Is the architect expected to pay for bim’s front loading of the design process?
While 2D cad merely digitised the dumb drawing board process, bim models combine all the elements of a building; walls, doors, windows, slabs, roof components, structural steel, mechanical elements, water and electrical piping in 3D. Each element can be fully specified, so each knows its relevant properties (height, width, material, cost, etc.) enabling the extraction of fabrication and quantities data later on in the design process. By creating an information-rich model, architects can also make informed decisions from exploring the virtual form and volumes, together with using analysis tools to explore lighting, shadowing, airflow, solar-heat gain, energy usage and total carbon footprint before it is built.
Bim models can also be used to generate computer-rendered images or animations for presentation and planning. As projects are held in a single model, any changes that are made to the model automatically update the plans, sections and elevations that are generated. The model could also be used for structural steel analysis, HVAC modelling, clash detection, quantity take-off and scheduling. If used correctly, bim promises many benefits: coordinated documentation, reduction in time, fewer errors on site, and the potential for a reduction in total project wastage.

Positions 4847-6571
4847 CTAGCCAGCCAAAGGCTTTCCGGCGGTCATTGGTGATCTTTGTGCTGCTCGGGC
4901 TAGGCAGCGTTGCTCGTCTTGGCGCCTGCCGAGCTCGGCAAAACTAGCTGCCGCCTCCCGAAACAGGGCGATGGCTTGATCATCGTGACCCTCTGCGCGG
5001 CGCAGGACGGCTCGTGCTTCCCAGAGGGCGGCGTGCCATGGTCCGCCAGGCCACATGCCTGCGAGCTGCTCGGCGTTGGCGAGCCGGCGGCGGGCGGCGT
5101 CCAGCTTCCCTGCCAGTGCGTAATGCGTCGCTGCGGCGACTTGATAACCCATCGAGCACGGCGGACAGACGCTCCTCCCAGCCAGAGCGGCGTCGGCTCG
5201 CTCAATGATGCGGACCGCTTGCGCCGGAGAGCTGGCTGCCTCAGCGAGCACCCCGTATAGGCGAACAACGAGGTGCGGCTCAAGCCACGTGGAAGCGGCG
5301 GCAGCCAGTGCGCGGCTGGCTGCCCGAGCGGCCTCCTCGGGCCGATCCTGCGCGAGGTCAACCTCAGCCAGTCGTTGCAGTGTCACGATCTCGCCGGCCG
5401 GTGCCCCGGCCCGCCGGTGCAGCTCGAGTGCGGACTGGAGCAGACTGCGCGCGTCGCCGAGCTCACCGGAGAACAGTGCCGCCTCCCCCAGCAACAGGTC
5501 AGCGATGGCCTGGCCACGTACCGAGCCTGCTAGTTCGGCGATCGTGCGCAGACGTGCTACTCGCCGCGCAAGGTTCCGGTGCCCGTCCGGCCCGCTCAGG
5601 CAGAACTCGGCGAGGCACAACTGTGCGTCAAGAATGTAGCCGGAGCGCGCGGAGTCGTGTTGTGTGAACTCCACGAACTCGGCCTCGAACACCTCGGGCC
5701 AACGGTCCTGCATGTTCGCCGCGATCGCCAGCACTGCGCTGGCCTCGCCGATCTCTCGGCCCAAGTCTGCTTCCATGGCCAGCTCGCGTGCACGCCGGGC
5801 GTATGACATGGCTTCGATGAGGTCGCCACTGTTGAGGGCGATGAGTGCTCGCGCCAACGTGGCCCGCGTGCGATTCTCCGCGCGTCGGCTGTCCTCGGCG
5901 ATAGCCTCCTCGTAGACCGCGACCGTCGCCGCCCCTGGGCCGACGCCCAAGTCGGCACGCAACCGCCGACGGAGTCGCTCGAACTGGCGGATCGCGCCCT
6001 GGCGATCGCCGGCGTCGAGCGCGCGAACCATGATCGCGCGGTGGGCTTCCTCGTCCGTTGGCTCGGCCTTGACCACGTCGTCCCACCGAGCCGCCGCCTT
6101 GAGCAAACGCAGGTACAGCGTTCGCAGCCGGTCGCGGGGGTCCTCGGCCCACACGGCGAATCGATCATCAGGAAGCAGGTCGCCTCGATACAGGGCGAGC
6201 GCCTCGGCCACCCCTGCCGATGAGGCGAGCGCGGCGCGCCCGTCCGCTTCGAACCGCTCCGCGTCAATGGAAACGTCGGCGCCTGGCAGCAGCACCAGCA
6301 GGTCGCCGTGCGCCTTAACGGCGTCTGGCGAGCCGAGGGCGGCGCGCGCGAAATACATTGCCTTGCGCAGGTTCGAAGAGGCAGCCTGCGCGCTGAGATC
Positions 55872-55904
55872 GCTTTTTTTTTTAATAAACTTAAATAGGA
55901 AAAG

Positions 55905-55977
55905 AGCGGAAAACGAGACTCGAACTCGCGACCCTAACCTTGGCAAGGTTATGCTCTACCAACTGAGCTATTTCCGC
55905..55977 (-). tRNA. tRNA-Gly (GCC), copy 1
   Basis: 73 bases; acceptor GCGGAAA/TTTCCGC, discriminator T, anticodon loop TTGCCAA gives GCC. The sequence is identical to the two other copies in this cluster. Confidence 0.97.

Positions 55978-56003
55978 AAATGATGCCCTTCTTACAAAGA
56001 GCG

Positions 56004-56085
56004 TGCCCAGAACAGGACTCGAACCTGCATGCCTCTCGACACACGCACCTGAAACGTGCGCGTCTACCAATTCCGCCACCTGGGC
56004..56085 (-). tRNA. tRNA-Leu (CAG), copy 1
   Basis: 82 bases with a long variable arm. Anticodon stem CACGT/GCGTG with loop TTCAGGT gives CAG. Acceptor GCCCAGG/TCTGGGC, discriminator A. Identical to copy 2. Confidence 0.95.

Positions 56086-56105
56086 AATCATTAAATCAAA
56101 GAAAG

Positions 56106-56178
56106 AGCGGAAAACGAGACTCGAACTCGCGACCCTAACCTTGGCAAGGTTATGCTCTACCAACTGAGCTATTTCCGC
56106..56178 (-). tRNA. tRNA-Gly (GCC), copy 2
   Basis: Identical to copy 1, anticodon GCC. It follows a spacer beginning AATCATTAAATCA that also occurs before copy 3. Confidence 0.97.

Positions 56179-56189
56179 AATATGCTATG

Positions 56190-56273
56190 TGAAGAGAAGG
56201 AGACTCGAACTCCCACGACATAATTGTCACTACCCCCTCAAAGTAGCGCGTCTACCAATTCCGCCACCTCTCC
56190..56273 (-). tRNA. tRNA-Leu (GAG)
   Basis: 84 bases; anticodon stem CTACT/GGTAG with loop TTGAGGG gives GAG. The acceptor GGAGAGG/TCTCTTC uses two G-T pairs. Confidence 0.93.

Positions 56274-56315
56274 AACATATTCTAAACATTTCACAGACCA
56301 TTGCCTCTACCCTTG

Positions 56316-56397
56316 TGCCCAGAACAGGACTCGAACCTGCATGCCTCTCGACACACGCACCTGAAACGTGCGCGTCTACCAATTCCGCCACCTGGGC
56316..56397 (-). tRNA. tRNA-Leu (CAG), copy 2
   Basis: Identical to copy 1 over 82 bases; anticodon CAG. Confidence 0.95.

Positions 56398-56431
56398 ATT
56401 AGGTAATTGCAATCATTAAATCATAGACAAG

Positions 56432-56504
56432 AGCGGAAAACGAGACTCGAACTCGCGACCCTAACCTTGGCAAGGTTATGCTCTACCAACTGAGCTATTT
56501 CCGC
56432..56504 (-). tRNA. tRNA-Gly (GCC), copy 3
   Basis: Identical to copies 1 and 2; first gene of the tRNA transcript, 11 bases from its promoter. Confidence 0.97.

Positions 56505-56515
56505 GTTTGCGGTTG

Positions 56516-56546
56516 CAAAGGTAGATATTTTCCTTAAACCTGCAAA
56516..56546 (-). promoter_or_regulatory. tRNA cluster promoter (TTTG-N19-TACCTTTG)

While in principle, the bim concept makes perfect sense, moving to a bim solution does involve investment and changes in both employee skill-sets and project workflow. Those using traditional 2D cad methodologies need to plan a transition to using any bim product carefully. There is no turnkey solution.
Apart from the internal cultural issues always present when embracing change, there are also external cultural influences. For instance, using a shared centralised model in a project with other firms opens questions on standards and requires new contractual/ legal agreements should problems arise. Bim models “front load” more work into the design phase and benefits all downstream building disciplines – is the architect to pay for this? New models for collaboration, risk and reward are required.
Technically, models have a tendency to get big fast (many tens of Gb for multi-storey buildings) and require powerful workstations, servers and network infrastructure. Also, while the current batch of bim tools are all fairly good at rectilinear buildings, the more interesting organic forms can present modelling challenges. While bim tools automatically output plans, sections and elevations there is a very good chance that the style will not be to any company standard. While there is some internal flexibility, some firms resort to editing these in a 2D cad system, thus losing the automated output benefits. There are also issues with data exchange between competing bim systems, as these models are proprietary databases, not files.
There are recognisable benefits to adopting bim methodology and moving to 3D. A number of key firms that have made the leap, such as Laing, Aedas, Ryder and HOK, are now seeing a return on their investment. The key question is how to survive the process?
?Martyn Day is editor of AEC Magazine, a bi-monthly journal for construction professionals. www.aecmag.com